• Mathematics: A Cultural Approach

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Since OP specifies not wanting a cultural approach, Mathematical Thought From Ancient to Modern Times would be the better of these two. Anyone who wants a serious overall view of the history of math has to read this book -- but also must not take it as the last word. – Colin McLarty Feb 28 at 17:58

I have taught history of mathematics using the text

Mathematical Expeditions - Chronicles by the Explorers , Reinhard Laubenbacher and David Pengelley, Springer, 1999, ISBN 978-0-387-98433-9 (softcover). (

Each chapter traces an idea through time with well chosen excerpts from the original literature.

You can see the philosophy (and some sample free reads) here:

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The books by William Dunham ("Journey Through Genius", "The Calculus Gallery", "The Mathematical Universe" are the ones I've read personally) show the evolution of some ideas, trying to make the original reasoning understandable with modern(ish) notation.

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He is a really good writer. – user230452 Feb 28 at 4:30

Not a generalist book, but I found both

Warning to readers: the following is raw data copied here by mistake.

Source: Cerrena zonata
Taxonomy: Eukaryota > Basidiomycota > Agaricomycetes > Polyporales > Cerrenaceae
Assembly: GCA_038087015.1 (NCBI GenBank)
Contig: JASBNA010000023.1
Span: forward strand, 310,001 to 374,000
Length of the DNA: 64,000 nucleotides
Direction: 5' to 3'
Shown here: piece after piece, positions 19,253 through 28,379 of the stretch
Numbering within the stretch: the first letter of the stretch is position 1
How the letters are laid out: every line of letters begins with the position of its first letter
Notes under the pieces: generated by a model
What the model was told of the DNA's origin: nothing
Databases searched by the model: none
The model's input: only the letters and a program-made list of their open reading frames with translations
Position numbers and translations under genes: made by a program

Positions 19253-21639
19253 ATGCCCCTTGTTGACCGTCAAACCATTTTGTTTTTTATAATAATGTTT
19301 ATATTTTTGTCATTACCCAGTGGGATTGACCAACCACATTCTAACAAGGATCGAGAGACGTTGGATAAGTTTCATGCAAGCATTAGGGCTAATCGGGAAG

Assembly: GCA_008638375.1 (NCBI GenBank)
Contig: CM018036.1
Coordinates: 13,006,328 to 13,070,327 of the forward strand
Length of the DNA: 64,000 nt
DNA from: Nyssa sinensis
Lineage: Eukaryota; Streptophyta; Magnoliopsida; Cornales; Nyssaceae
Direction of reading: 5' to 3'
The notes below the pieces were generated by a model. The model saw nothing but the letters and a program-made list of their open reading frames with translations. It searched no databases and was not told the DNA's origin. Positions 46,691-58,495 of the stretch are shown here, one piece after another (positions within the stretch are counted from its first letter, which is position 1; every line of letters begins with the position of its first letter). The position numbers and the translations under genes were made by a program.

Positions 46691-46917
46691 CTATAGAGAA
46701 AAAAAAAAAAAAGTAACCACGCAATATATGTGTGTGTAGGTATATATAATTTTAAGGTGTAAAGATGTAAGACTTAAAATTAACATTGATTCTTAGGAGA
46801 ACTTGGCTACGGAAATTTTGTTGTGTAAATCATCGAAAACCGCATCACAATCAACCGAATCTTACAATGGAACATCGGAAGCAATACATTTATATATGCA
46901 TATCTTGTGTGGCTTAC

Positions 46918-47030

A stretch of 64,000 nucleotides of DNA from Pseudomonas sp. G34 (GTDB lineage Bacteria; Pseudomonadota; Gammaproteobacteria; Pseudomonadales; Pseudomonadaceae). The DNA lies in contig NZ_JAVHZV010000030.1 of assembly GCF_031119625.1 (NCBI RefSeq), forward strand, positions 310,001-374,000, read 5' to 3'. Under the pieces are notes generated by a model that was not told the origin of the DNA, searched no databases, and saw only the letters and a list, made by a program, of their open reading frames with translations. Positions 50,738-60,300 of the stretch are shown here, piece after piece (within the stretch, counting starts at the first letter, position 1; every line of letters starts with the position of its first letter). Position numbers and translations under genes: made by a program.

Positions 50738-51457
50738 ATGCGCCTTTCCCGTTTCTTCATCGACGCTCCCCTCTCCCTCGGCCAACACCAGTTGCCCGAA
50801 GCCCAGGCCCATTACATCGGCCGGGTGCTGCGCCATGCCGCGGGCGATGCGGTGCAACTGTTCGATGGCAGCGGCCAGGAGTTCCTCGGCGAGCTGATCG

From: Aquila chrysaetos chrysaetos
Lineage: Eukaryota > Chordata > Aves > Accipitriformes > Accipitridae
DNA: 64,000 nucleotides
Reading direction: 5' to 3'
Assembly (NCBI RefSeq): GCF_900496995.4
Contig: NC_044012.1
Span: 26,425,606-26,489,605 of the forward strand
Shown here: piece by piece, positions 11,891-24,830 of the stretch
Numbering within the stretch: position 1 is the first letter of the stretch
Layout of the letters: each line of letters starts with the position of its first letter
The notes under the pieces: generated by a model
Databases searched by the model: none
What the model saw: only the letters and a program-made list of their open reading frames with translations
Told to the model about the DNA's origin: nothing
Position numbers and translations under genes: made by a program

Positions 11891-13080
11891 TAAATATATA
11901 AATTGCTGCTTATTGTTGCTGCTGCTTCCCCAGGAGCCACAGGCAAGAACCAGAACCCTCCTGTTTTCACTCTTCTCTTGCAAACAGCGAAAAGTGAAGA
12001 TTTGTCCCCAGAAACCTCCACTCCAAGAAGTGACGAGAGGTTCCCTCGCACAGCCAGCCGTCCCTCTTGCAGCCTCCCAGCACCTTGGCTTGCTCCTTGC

Marcus du Sautoy's The Music of the Primes (tracing the history of the Riemann hypothesis and all the progress in solving it)


Simon Singh's The Code Book (going over the history of cryptography from ancient history through the Enigma through RSA through the present)

to be fascinating, well-written, and well-soaked in great stories of mathematics, mathematicians, and understanding of some of the most significant ideas in math.

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Well written answer. Opting for specifics rather than a general overview. Would you like to add some more books of this flavour? – user230452 Feb 28 at 2:17
Books dealing with $\pi$, $e$ or $0$ perhaps? A specialist history on abstract algebra of non euclidean geometry? – user230452 Feb 28 at 2:22